Finding Relief in HypnoBirthing

Photo by MommaKT Shoots

Birth is often approached as a medical event, but Amy Rickard believes it should be seen more as a life experience focused on a family. That is just part of her philosophy in her HypnoBirthing classes.

HypnoBirthing, the Mongan Method, is a childbirth education class that focuses on visualization and self-hypnosis as keys to having a calmer, gentler birth.

Rickard, owner of Beloved Birth Doula Services, used HypnoBirthing for her own pregnancy in 2009. She later worked with clients who used the same method and knew she wanted to pursue a certification to teach it.

The timing finally worked out and she began her classes earlier this year. She said her classes provide tools for the entire family to prepare for the birth of a new baby.

“It’s a toolkit to pull out what you need, when you need it,” Rickard said.

A common misconception about HypnoBirthing is that it promises a pain-free birth. Rickard knows it’s more about finding relief through relaxation, and learning to trust your birthing instincts.

“It’s about not fighting the pain and allowing your body to just do the work,” she said. “It doesn’t promise a pain-free birth- just a calmer, gentler experience.”

Classes come with homework for mom and dad. There are exercises for parents to do together, daily affirmations, and meditation CD’s. Rickard said one father in her class drove long distances for work and was often frustrated by traffic. He used his HypnoBirthing CD’s in the car and found he was much calmer at the end of his trips.

Expectant parents may see a 5-week long class with homework as a big commitment, but Rickard said the HypnoBirthing curriculum is designed for even busy families. The CD’s can be listened to in the car, in the shower, or even while falling asleep for the night.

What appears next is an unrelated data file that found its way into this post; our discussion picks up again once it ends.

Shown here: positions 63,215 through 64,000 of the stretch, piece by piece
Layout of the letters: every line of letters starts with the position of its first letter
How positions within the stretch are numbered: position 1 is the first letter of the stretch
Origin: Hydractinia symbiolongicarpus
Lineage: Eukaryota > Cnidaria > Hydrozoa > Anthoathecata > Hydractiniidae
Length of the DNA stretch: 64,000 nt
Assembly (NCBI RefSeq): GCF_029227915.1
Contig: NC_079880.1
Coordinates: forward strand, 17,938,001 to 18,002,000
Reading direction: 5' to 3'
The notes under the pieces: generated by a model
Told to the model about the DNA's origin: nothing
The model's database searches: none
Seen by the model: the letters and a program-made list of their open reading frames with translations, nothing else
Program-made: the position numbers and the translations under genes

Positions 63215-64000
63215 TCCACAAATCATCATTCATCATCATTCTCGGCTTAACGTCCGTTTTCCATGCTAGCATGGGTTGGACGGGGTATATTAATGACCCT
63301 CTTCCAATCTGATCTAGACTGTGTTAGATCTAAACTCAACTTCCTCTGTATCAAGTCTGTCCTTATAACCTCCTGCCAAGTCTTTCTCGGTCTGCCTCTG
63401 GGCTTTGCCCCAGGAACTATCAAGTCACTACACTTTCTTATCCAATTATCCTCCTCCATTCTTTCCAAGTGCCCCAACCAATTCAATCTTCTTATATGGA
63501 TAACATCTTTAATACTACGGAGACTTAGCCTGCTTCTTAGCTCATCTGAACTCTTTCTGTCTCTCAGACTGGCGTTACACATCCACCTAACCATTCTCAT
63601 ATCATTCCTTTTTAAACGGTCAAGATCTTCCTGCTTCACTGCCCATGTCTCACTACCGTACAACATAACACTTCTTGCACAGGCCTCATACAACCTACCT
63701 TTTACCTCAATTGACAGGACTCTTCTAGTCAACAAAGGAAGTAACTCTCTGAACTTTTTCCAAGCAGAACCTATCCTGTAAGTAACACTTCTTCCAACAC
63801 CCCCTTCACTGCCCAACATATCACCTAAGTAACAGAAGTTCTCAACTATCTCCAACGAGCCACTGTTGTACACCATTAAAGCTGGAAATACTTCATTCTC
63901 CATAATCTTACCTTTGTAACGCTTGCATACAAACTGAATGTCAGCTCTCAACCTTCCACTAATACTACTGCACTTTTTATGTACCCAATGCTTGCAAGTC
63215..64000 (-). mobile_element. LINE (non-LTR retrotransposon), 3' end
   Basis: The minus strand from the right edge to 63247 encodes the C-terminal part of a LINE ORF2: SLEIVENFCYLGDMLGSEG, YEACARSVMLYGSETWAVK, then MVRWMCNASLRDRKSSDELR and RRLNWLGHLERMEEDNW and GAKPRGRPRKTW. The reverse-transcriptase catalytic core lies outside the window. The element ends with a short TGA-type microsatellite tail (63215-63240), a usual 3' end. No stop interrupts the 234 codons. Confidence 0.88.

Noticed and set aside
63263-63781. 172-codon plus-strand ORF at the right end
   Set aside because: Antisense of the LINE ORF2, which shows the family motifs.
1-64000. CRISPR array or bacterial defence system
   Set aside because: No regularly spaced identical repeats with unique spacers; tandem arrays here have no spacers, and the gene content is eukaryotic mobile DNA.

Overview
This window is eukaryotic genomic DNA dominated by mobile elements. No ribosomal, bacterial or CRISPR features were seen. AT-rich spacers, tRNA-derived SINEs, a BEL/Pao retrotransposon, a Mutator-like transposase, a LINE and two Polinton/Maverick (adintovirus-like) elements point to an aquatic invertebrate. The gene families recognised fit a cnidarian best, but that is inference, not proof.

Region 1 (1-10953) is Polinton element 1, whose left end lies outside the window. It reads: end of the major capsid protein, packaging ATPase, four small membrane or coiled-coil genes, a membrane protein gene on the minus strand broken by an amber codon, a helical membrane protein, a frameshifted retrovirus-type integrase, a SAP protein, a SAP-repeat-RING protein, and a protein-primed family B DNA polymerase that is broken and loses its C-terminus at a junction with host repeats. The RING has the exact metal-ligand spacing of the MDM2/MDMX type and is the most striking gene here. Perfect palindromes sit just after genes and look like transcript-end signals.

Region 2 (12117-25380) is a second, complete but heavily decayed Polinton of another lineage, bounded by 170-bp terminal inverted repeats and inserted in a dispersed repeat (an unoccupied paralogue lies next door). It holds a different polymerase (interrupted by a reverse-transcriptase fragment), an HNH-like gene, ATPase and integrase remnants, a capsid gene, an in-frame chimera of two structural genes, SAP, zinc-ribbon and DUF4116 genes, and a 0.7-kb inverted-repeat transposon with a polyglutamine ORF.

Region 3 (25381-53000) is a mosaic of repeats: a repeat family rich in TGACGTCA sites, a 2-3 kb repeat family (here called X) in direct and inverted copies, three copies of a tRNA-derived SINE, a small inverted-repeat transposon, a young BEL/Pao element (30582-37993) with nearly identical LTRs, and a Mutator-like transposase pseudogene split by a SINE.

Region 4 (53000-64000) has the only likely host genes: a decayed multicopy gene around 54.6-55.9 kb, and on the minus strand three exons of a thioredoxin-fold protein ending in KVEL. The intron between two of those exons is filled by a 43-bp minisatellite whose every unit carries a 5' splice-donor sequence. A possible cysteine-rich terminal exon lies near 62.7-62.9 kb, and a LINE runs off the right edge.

“Everyone is a good candidate, because everyone goes to sleep,” she said. “It’s meant to be user friendly for modern families.”

The term “hypnosis” may frighten some people, but Rickard said it’s not the type of hypnosis you would see on a Las Vegas stage.

“No one can make you do something you don’t want to do. It’s not stage hypnosis,” she said. “It’s not about being in a deep hypnosis state the whole time, or laying in the bed or being silent. You can move, make noise, just staying limp and loose and letting your body do what it needs to do.

Rickard teaches the sessions in her home and keeps class sizes small so she can provide individual attention. She recommends couples complete the course by 34 weeks gestation, but it’s not a requirement.

Rickard wants moms to realize that the media portrayal of birth is not reality. The screaming and crying shown in movies is not the only way to experience birth. She wants her classes to help moms let go of “FTP”- Fear, Tension and Pain, which she noted also stands for Failure To Progress in the hospital.

“If you can breathe and relax, you can birth,” she said. “That’s what this class teaches, the philosophy about birth that it is a normal process.”

The next class session begins January 23. Learn more at